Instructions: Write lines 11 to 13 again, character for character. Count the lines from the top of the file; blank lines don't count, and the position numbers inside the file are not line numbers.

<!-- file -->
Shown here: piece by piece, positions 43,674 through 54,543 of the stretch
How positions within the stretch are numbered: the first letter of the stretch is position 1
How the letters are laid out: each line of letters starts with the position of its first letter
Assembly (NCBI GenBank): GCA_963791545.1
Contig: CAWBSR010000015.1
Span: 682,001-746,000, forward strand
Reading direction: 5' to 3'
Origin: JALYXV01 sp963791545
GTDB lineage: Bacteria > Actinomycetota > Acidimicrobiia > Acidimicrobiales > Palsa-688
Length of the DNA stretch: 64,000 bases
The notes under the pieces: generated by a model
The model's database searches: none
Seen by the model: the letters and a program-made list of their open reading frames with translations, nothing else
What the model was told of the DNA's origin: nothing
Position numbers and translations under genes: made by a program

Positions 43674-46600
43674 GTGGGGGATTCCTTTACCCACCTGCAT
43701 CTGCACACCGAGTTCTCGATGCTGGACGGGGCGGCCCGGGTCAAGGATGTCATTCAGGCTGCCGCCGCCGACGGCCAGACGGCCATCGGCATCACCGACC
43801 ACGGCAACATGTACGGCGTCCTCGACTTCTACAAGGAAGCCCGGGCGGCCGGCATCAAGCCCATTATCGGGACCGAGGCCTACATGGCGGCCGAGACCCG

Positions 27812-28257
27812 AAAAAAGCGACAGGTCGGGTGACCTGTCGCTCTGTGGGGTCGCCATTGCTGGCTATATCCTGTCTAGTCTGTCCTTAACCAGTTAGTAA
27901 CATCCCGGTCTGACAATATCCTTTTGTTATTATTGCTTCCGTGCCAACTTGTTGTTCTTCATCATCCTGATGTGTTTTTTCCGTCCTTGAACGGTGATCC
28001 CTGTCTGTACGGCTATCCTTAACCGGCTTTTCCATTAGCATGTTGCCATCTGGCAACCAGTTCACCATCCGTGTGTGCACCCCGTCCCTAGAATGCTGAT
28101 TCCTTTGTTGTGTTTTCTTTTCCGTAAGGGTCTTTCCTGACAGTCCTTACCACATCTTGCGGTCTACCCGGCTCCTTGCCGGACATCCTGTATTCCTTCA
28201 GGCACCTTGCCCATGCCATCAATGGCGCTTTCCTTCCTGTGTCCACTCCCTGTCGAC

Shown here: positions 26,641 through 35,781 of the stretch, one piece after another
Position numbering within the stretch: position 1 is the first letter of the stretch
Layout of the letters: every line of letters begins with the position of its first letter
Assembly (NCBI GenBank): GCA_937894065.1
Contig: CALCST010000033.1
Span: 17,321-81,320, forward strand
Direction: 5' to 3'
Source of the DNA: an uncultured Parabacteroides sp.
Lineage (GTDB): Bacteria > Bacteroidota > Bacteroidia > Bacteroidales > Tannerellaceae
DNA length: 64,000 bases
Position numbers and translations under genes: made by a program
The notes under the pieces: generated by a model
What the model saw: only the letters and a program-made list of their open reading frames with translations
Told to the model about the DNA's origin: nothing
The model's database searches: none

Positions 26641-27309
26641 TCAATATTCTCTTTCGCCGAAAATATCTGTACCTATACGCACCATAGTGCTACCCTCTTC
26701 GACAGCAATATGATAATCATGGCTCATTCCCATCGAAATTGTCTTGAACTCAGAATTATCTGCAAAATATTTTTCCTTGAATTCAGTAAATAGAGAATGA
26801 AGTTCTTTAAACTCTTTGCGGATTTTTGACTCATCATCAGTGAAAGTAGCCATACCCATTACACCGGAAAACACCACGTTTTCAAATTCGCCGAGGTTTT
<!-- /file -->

The notes under the pieces: generated by a model
The model's database searches: none
Seen by the model: the letters and a program-made list of their open reading frames with translations, nothing else